Thinking about what I’d write for the Marriage Project, I had this terrible urge to argue. And then it drained away, and I got this instead:
I watched a barn raising when I was a kid, and envied all of them. Why wouldn’t you help your neighbors? You’ll need them, in your turn, and whatever you’re building will go more quickly if you have help. Strangers came to our wedding. Old friends. Chosen family. My coworkers. Christians and pagans. Jews and atheists. Buddhists. The various undecided. My son and step-son. My mother-in-law. And a month later my father told me I’d had a party, not a wedding, as though he knew anything about it. He hadn’t come to the barn raising. He didn’t want to celebrate with us. That’s a sad and heavy thing. Not, I’m sorry to say, as unusual as it should be.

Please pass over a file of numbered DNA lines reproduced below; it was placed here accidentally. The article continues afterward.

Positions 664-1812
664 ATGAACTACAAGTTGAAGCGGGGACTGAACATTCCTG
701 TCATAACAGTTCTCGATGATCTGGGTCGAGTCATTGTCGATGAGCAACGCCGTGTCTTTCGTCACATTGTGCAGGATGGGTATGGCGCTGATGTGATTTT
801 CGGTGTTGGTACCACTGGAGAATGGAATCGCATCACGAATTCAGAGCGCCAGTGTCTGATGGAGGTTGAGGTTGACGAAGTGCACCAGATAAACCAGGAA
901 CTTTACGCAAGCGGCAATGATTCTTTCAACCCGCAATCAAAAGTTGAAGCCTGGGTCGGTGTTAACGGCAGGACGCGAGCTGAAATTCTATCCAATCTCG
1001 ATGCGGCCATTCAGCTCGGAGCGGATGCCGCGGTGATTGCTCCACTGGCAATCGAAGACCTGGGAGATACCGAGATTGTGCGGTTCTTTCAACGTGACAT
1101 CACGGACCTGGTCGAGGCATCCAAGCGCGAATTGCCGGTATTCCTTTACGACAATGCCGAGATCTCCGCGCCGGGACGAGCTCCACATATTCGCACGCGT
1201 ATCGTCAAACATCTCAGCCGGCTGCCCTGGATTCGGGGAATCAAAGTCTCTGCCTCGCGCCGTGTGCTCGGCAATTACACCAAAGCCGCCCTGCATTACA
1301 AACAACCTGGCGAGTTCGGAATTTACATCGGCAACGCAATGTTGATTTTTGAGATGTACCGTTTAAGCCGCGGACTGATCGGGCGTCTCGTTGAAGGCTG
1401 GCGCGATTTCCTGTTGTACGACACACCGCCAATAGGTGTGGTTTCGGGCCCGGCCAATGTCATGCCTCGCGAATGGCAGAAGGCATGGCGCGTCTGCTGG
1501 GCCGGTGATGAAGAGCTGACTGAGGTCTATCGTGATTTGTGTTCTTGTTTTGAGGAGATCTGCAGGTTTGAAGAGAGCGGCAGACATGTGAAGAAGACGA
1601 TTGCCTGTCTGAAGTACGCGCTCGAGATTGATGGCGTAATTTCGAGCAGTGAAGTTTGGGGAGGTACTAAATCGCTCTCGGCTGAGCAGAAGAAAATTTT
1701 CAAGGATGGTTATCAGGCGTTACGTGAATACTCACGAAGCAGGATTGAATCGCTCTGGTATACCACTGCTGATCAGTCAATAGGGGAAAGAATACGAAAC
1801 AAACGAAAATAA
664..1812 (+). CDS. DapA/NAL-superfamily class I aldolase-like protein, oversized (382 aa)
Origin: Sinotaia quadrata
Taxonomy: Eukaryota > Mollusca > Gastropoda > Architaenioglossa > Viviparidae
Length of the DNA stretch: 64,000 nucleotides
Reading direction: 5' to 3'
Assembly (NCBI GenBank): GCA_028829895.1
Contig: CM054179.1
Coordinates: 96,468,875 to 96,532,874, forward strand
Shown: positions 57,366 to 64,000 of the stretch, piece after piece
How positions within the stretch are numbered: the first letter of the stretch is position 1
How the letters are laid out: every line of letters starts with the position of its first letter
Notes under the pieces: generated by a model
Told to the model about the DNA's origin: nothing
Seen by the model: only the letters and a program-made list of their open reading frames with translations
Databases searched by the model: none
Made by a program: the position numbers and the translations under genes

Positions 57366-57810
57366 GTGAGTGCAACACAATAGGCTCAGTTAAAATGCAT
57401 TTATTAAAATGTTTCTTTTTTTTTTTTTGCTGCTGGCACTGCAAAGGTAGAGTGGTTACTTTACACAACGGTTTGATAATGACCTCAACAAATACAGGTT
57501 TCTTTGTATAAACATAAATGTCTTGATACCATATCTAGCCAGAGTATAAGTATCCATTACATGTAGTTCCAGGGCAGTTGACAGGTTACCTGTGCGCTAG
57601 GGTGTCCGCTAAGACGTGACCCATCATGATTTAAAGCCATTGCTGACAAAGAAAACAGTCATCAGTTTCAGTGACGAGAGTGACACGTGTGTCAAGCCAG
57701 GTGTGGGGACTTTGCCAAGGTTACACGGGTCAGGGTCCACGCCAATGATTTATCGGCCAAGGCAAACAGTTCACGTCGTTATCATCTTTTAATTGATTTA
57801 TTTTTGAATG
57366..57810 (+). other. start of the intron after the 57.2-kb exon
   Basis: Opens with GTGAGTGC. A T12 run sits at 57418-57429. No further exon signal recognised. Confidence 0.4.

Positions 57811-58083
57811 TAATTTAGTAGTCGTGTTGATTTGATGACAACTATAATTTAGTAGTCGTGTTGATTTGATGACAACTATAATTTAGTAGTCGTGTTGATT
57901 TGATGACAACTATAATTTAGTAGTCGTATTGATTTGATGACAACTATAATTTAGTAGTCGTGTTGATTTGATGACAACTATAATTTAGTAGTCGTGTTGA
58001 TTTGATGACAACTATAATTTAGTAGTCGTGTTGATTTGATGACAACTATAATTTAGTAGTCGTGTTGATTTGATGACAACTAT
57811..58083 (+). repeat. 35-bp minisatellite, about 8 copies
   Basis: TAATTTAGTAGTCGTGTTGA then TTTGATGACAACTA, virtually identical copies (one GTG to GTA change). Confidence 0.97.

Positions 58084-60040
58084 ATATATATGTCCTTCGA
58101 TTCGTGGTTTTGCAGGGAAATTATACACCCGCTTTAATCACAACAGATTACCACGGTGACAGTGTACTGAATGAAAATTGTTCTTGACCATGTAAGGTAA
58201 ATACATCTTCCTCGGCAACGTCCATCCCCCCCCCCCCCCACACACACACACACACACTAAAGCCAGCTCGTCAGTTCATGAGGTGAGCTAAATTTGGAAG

It’s just love, man. What are you so afraid of?
I want your god to love you. To treat you with tenderness. I want your family to do the same. I want you to be built up rather than torn down. I wish that for you. What do you wish for me? Our joy is mightier when we share it with one another. You know this is true. You’ve felt it, the glow of it, against your face, inside your chest. Love one another. Raise a barn with your neighbors. Celebrate love because it matters. In the end we’ll be judged by it. We’ll be judged by our love.